ADAPTATION OF TCP WINDOW
The first phase of a TCP session is establishment of the connection. This requires a three-way handshake, ensuring that both sides of the connection have an unambiguous understanding of the sequence number space of the remote side for this session. The operation of the connection is as follows:
· The local system sends the remote end an initial sequence number to the remote port, using a SYN packet.
· The remote system responds with an ACK of the initial sequence number and the initial sequence number of the remote end in a response SYN packet.
· The local end responds with an ACK of this remote sequence number.
· The performance implication of this protocol exchange is that it takes one and a half round-trip times (RTTs) for the two systems to synchronize state before any data can be sent.
After the connection has been established, the TCP protocol manages the reliable exchange of data between the two systems. The algorithms that determine the various retransmission timers have been redefined numerous times. TCP is a sliding-window protocol, and the general principle of flow control is based on the management of the advertised window size and the management of retransmission timeouts, attempting to optimize protocol performance within the observed delay and loss parameters of the connection.
Tuning a TCP protocol stack for optimal performance over a very low-delay, high-bandwidth LAN requires different settings to obtain optimal performance over a dialup Internet connection, which in turn is different for the requirements of a high-speed wide-area network. Although TCP attempts to discover the delay bandwidth product of the connection, and attempts to automatically optimize its flow rates within the estimated parameters of the network path, some estimates will not be accurate, and the corresponding efforts by TCP to optimize behavior may not be completely successful.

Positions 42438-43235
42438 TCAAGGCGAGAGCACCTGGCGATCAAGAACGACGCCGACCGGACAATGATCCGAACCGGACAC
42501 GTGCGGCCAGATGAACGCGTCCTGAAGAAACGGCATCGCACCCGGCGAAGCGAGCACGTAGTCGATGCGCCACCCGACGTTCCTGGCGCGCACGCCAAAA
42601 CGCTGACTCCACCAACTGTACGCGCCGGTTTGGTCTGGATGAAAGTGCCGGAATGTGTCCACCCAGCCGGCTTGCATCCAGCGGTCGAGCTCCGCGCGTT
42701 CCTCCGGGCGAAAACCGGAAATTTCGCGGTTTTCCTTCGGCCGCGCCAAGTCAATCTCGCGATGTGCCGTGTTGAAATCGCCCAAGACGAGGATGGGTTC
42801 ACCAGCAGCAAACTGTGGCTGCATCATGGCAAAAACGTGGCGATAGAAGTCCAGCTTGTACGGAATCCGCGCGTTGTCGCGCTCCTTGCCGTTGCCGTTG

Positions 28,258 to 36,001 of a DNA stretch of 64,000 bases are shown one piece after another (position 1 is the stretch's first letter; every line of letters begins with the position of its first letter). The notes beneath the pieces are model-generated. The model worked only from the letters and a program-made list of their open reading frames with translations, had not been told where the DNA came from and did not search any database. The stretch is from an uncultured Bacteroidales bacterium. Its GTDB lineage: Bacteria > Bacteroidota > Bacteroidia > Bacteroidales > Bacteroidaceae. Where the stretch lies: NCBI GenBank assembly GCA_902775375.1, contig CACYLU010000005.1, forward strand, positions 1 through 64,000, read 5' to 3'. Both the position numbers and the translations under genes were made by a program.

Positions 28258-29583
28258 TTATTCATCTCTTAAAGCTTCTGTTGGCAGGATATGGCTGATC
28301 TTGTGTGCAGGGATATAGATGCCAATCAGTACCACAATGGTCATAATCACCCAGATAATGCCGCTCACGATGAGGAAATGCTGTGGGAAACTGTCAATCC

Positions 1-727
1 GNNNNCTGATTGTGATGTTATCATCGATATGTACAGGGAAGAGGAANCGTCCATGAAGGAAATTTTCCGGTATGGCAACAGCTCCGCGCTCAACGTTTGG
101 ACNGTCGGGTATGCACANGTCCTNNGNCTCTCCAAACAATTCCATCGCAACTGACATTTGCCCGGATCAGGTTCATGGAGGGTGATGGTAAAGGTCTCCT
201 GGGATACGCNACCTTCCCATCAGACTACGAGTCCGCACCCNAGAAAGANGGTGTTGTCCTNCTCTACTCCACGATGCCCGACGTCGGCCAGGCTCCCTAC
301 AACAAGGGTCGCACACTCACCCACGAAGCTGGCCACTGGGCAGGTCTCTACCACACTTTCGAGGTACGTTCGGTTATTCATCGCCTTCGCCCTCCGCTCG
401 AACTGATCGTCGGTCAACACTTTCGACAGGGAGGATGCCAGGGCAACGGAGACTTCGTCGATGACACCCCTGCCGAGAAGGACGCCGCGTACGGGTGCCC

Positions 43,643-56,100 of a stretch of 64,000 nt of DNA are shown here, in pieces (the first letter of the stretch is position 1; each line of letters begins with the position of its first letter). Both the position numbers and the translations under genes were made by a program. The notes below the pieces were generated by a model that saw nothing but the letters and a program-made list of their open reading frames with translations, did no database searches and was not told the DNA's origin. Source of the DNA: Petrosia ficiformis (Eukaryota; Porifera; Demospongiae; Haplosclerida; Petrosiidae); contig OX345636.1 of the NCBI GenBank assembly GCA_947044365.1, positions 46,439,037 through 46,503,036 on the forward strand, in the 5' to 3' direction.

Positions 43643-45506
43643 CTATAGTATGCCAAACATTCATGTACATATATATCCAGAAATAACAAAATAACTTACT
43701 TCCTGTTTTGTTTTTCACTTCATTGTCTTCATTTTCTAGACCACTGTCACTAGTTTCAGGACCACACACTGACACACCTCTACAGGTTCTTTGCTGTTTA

Another critical aspect is that TCP is an adaptive flow-control protocol. TCP uses a basic flow-control algorithm of increasing the data-flow rate until the network signals that some form of saturation level has been reached (normally indicated by data loss). When the sender receives an indication of data loss, the TCP flow rate is reduced; when reliable transmission is reestablished, the flow rate slowly increases again.
If no reliable flow is reestablished, the flow rate backs further off to an initial probe of a single packet, and the entire adaptive flow-control process starts again.This process has numerous results relevant to service quality. First, TCP behaves adaptively , rather than predictively . The flow-control algorithms are intended to increase the data-flow rate to fill all available network path capacity, but they are also intended to quickly back off if the available capacity changes because of interaction with other traffic, or if a dynamic change occurs in the end-to-end network path.
For example, a single TCP flow across an otherwise idle network attempts to fill the network path with data, optimizing the flow rate within the available network capacity. If a second TCP flow opens up across the same path, the two flow-control algorithms will interact so that both flows will stabilize to use approximately half of the available capacity per flow. The objective of the TCP algorithms is to adapt so that the network is fully used whenever one or more data flows are present. In design, tension always exists between the efficiency of network use and the enforcement of predictable session performance. With TCP, you give up predictable throughput but gain a highly utilized, efficient network.